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Stereoelectroencephalography (sEEG)

What is sEEG? 

sEEG is a surgical procedure where a neurosurgeon uses robotic assistance to place EEG electrodes directly into the brain. sEEG can find the origin of seizure activity deep in the brain that regular external EEG leads cannot reach. The goal is to identify where the seizure starts to help plan other potential surgeries  that may stop  or reduce the amount and/or severity of seizures. 

Who is a candidate for sEEG? 

  • Patients with focal epilepsy and seizures that do not respond to 3 anticonvulsant medications 
  • If the origin of the seizure site cannot be found on other tests 
  • Potential candidate for an epilepsy surgery 

What are the benefits? 

sEEG helps plan for some epilepsy treatments needing surgery while protecting areas of the brain that help with language, motor, and sensory functions.  

How is it performed? 

Before surgery, your child will need MRI and CT scans to help guide the placement of electrodes (thin, flexible wires). 

  • Surgery takes place in the operating room under general anesthesia over 3-4 hours 
  • A small hole is made through the skin and skull using a drill in order to insert the electrode 
  • A neurosurgeon will place approximately 10-15 electrodes using robotic assistance 
  • A CT scan will be done in the operating room to confirm placement of the electrodes 
  • A gauze head wrap is placed to cover the incisions, protect the bolts, and prevent infections 

What else do I need to know about the stay? 

  • Electrodes are attached to equipment that monitors your brain activity 
  • There will also be video monitoring to observe body movements during your seizure activity 
  • Length of stay depends on the frequency of seizures and at the discretion of the epilepsy specialist 
  • After enough data is collected, they will conduct a stimulation test 
  • Removal of the sEEG electrodes is done in the operating room with general anesthesia. This is a quick procedure (approximately 15 minutes) where the bolt and electrodes are removed and a dissolvable suture is placed at each site to close the skin.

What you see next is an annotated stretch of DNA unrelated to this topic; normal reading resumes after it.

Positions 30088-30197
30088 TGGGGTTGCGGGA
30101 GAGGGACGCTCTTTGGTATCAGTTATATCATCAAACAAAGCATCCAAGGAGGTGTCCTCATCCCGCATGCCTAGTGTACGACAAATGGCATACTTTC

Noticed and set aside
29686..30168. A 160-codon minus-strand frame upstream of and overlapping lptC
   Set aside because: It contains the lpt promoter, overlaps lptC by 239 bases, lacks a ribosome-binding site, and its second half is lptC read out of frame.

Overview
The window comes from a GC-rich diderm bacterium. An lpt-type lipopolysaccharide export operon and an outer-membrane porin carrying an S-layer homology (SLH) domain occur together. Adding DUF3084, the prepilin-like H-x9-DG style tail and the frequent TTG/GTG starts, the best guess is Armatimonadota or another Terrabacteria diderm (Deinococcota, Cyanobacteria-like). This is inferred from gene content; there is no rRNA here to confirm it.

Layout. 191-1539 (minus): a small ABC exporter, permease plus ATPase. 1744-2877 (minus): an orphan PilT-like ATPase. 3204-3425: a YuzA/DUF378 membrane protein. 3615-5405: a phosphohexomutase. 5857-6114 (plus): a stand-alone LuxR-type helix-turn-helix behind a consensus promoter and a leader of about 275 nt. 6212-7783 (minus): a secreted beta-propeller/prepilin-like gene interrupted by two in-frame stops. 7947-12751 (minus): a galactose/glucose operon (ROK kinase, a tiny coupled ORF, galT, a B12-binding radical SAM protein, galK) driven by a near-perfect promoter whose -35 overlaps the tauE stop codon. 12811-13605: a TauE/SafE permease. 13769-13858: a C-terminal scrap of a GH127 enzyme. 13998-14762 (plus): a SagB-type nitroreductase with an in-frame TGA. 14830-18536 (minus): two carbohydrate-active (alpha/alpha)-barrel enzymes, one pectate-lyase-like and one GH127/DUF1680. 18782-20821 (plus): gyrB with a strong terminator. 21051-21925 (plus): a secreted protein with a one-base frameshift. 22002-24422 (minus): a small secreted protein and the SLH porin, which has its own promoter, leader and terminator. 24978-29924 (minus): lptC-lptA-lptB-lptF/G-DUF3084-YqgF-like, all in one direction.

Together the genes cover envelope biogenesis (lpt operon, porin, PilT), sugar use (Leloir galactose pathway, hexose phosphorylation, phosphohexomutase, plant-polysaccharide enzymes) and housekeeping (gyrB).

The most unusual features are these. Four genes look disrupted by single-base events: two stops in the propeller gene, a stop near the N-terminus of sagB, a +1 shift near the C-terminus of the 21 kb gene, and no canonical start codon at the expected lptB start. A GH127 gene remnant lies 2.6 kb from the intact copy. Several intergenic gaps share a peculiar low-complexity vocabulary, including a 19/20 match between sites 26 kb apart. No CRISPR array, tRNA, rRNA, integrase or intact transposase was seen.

• After electrode removal, you will likely go home later that day or the following morning 

What else you might want to know to prepare for your hospital stay? 

Your child will: 

  • Have their haircut where the electrodes are placed. Do NOT shave scalp prior to procedure 
  • Remain in bed while the electrodes are in place and attached to monitors 
  • Use a commode (place to pee and poop) next to their bed to go to the bathroom 
  • Not be able to shower until after the electrodes have been removed. Bring items and activities from home to occupy your time such as games, toys, crafts, or homework. Phones can be used except for when they are charging. 

What happens following the sEEG procedure? 

A team of epilepsy specialists including a neurologist, neuroradiologist, and a neurosurgeon review the data collected and your seizure history and develop a plan. Next steps may include surgical intervention or medical management.  


This information is not specific to your child but provides general information. If you have any questions, please call your clinic. 

Reviewed 9/2023

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This page is not specific to your child, but provides general information on the topic above. If you have any questions, please call your clinic. For more reading material about this and other health topics, please call or visit Children's Minnesota Family Resource Center library, or visit

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